This 61-mile corridor along the northern edge of Washington’s Olympic Peninsula was etched out by glaciers millions of years ago. The former wagon and logging route snakes through thick pine forests above rocky and fog-shrouded beaches. Chances are good you’ll see orcas, gray, and humpback whales along the way.

15. Great River Road National Scenic Byway

Follow the mighty Mississippi River from Minnesota to Louisiana along this 3,000-mile National Scenic Byway. You’ll pass through 10 states, all with bluffs, waterfalls, museums, and parks that highlight the Mississippi’s impact on the landscape and history of the Midwest.

Badlands National Park.

16. Badlands Loop State Scenic Byway

The barren rock formations along the 39-mile route through Badlands National Park look like you’re on the moon, but the golden prairies, bison, and bighorn sheep will bring you back to earth. Hunt for fossils, study the brilliant night sky and stop at 15 overlooks to capture the scenic vistas.

17. Harriet Tubman Underground Railroad Byway

Drive the rural roads of Maryland’s Eastern Shore on this 125-mile National Scenic Byway, celebrating the life of the African-American leader who escaped slavery and dedicated a decade to rescuing others from bondage.

18. Seward Highway

Travel 125 miles of untamed wilderness between Anchorage and Seward on the Seward Highway across the Kenai Peninsula. Look for moose, brown and black bears, wolves, mountain goats, and Dall sheep in the snow-clad peaks.

19. Northwest Passage Scenic Byway

Follow the path Lewis and Clark forged through Idaho on the 202-mile Northwest Passage Scenic Byway. Class II-III whitewater of the Middle Fork Clearwater River provides the backdrop as you drive up the canyon from Lewiston and on to even bigger water on the Lochsa Wild and Scenic River to Lolo Pass.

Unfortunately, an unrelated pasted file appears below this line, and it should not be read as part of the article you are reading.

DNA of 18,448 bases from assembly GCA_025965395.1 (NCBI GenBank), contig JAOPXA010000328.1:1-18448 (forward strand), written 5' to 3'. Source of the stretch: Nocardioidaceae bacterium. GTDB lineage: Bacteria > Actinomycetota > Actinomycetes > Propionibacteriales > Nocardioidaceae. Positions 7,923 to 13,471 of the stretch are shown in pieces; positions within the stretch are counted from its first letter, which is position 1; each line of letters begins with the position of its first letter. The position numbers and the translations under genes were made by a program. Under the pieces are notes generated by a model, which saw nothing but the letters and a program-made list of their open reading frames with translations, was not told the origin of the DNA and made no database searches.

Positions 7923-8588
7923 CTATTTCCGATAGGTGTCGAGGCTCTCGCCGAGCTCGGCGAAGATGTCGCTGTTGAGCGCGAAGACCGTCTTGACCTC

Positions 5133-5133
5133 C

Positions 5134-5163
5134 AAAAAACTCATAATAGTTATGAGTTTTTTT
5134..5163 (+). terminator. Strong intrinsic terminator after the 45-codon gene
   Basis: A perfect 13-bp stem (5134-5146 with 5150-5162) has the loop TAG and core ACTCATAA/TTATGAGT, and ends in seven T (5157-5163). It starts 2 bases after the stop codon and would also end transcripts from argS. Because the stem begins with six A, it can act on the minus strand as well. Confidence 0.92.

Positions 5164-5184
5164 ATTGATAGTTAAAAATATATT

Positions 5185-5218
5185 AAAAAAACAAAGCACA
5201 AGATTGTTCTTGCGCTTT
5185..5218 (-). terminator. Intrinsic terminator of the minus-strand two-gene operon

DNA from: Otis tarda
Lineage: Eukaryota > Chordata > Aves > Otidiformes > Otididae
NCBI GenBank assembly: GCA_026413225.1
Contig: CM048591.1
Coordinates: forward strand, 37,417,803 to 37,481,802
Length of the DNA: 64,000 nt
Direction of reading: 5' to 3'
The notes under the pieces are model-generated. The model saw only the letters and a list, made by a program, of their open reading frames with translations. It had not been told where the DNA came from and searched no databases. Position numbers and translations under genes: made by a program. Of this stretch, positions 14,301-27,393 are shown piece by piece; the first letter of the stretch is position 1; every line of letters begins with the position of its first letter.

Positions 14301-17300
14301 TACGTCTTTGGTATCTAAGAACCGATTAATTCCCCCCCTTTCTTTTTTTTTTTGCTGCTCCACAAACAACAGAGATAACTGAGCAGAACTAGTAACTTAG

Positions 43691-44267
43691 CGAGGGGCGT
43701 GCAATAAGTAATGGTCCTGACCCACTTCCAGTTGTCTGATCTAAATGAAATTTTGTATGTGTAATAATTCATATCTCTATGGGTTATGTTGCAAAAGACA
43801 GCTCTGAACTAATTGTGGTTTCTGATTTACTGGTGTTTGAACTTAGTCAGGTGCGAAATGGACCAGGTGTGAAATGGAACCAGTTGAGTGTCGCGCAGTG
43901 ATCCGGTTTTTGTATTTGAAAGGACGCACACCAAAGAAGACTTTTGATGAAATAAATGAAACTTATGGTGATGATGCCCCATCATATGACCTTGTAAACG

Santa Elena Canyon.

20. Ross Maxwell Scenic Drive

Tour one of the most remote parks in America on the 30-mile Ross Maxwell Scenic Drive. Visit a homesteader ranch, hike the uncrowded trails, and finish with a dramatic view over the Rio Grande from the 1,500-foot-high cliffs of Santa Elena Canyon.

21. Death Valley Scenic Byway

Signs of pioneer life are everywhere on this 81.5-mile Scenic Byway, from the Wildrose Charcoal Kilns to Harmony Borax Works and the ghost towns of Panamint City and Rhyolite. Sand dunes and salt flats change color and shape as the sun rises and sets, and the stars in the night sky are spectacular.

22. Farmlandia Farm Loop

Tour 17 Oregon farms, from the world headquarters of Bob’s Red Mill to small family wineries and produce stands, on a self-guided tour on the rural roads southeast of downtown Portland. Stop by herb farms, bakeries, farmers’ markets, and field-to-fork restaurants along the route, or sign up online for a cooking class. The peak season for produce is from June through October.

Ann Gibson